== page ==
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Postcard missiles for new President

Sensing that a woman could become India's President, human rights activists across 19 countries are buying out postcards for another woman against an Act the armed forces use as an armour, reports Rahul Karmakar.
Hindustan Times | By Rahul Karmakar, Guwahati
UPDATED ON JUL 02, 2007 06:56 PM IST

The person who replaces a missile technologist on Raisina Hill is likely to be bombarded with postcards from across the globe.

Sensing that a woman could move into Rashtrapati Bhavan and become the first supreme commander of India’s armed forces, human rights activists across 19 countries are buying out postcards for another woman against an Act the armed forces use as an armour.

Most of these postcards in support of Irom Sharmila’s six-year struggle against the Armed Forces Special Powers Act of 1958 (AFSPA) would be addressed to the President of India. Prime Minister Manmohan Singh and UPA chairperson Sonia Gandhi would get their share of these postcard missiles too.

According to Imphal-based rights activist Babloo Loitongbam, the postcards are unlikely to find APJ Abdul Kalam, whose tenure ends later this month. But his successor as the 12th President—Pratibha Patil or Bhairon Singh Shekhawat—would have her or his hands full of postcards seeking the repeal of AFSPA.

“South Korea-based May 18 Memorial Foundation, which had earlier this year given Sharmila the Gwangju Human Rights Award, started the year-long postcard campaign late last month,” Loitongbam said. “The campaign has caught on in 19 Asian countries and is expected to spread to other continents.”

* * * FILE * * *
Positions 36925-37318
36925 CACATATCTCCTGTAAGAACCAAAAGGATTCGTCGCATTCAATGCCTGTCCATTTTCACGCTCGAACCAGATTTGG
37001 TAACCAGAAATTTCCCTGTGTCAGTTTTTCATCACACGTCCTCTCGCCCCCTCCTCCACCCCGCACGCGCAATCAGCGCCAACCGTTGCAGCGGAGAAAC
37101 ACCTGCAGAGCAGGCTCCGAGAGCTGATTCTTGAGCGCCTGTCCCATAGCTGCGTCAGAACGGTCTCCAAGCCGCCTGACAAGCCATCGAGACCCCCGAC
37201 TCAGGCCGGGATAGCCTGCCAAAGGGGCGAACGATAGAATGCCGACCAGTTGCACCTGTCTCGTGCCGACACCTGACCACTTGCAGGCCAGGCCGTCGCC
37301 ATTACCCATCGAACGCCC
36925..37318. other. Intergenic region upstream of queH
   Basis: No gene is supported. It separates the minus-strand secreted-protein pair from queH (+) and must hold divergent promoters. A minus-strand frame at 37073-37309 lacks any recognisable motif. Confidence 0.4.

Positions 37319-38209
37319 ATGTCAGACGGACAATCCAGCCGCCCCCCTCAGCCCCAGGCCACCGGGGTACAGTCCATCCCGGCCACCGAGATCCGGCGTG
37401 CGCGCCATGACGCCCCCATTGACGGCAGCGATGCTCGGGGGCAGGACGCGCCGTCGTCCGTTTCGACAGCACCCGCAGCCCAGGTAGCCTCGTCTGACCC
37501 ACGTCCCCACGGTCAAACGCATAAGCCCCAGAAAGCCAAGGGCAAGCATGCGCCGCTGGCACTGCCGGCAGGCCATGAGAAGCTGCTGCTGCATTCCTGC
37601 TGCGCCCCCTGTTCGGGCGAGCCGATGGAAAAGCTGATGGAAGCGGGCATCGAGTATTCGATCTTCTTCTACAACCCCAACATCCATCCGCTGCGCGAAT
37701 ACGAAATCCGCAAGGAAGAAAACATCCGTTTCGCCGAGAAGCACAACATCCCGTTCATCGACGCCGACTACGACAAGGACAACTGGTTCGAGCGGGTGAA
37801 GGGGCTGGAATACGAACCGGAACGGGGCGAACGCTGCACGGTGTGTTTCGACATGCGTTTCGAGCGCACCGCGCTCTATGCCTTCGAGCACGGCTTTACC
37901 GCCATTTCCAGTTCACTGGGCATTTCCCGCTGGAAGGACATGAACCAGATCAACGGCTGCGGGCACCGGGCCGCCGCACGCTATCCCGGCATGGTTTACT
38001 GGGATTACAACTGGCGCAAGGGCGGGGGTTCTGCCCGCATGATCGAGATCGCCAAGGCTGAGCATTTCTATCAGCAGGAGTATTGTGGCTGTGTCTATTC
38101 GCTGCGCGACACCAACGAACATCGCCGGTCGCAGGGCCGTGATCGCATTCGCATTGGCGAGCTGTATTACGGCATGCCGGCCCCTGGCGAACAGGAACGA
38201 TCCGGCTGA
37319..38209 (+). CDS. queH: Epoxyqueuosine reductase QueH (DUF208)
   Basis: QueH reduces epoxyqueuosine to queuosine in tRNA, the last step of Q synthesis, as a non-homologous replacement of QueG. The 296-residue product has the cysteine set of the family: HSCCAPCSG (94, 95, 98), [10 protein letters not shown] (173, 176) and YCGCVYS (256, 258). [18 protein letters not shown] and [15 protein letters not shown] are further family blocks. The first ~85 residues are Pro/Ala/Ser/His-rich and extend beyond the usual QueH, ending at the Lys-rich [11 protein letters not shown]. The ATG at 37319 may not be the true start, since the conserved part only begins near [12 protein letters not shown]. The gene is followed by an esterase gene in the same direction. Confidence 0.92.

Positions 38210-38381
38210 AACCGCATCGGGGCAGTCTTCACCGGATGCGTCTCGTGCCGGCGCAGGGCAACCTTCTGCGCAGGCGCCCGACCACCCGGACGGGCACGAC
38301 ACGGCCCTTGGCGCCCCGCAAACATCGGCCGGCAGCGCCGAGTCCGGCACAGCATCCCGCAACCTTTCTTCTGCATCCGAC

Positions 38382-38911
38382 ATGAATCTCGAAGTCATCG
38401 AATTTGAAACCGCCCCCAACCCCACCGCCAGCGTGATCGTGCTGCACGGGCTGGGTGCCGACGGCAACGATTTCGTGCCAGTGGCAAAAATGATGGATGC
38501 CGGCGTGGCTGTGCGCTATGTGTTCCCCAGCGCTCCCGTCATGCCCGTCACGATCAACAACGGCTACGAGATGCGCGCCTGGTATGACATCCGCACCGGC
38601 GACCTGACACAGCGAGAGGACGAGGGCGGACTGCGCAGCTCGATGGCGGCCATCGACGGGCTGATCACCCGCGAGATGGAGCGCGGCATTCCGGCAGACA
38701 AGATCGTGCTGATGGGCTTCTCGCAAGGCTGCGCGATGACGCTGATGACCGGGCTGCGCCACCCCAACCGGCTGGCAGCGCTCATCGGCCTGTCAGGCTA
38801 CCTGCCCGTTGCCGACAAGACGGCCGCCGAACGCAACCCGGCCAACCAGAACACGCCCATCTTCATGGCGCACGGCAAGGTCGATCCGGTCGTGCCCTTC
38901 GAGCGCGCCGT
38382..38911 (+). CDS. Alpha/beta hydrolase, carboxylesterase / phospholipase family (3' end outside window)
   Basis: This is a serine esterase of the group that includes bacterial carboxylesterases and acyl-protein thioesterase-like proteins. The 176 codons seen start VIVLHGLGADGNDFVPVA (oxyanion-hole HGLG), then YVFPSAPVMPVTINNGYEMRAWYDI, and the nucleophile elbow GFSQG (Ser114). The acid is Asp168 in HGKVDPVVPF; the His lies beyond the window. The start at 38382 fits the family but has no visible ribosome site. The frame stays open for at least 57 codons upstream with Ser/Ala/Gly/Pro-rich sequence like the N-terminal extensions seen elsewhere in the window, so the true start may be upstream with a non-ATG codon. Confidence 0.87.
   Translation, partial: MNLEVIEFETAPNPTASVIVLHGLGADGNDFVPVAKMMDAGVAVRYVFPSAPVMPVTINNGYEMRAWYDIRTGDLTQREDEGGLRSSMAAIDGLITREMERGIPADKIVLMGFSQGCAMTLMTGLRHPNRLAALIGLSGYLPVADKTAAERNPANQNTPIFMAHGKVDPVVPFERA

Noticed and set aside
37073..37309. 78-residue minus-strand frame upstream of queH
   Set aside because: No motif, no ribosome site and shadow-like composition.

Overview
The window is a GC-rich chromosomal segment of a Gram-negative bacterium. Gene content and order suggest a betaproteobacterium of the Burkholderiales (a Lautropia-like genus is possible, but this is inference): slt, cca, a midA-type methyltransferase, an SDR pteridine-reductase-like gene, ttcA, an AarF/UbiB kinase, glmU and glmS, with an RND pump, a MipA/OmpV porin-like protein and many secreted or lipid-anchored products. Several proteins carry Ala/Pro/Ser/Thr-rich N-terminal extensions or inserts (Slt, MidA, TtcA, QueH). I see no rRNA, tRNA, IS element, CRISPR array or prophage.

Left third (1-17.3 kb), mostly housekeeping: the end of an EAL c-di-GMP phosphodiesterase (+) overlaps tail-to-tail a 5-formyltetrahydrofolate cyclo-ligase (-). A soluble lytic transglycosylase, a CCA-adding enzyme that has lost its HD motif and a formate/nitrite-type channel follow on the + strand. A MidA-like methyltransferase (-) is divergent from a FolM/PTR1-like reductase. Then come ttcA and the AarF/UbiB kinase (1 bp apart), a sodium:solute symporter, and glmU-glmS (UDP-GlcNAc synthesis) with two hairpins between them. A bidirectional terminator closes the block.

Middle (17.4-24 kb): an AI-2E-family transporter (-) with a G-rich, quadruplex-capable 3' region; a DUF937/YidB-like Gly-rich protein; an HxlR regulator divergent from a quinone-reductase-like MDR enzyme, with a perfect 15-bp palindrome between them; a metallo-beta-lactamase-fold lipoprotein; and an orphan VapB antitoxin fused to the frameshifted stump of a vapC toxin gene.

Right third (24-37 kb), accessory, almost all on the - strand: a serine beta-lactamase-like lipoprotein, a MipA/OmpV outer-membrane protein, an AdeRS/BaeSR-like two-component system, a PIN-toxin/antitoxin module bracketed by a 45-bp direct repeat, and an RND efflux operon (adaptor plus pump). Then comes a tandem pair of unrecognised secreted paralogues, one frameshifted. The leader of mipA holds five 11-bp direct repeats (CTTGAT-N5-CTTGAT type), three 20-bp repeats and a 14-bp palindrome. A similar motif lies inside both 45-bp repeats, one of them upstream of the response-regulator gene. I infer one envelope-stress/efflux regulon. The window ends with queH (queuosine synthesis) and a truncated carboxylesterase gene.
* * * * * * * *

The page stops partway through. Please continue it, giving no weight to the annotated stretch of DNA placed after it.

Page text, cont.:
The Gwangju Prize was established to mark the spirit of the Gwangju Uprising on May 18, 1980. Over 200 people were killed when people in the South Korean city of Gwangju rebelled against military rule and demanded establishment of democracy. The rebellion was violently suppressed by the then South Korean president Chun Doo-Hwan, who was also the country's army general.

Rights activists elsewhere in Manipur and other northeastern states have also logged on to the campaign with postcards that read: “I support the ongoing call for the repeal of the AFSPA by Irom Sharmila… We, the citizens of the world, with the people of Manipur are supporting Sharmila's struggle to revoke this drastic law." They are being handed out to people for their signatures.

The campaign, notably, follows Administrative Reforms Committee chairman Veerappa Moily’s proposal that AFSPA be scrapped. Defence minister AK Antony, though, sought status quo.

Meanwhile, Sharmila is currently lodged in Imphal’s JN Hospital, where she is being force-fed through her nose. She began her fast-onto-death demanding the repeal of the AFSPA in November 2000 following the massacre of civilians by Assam Rifles troops at Malom.

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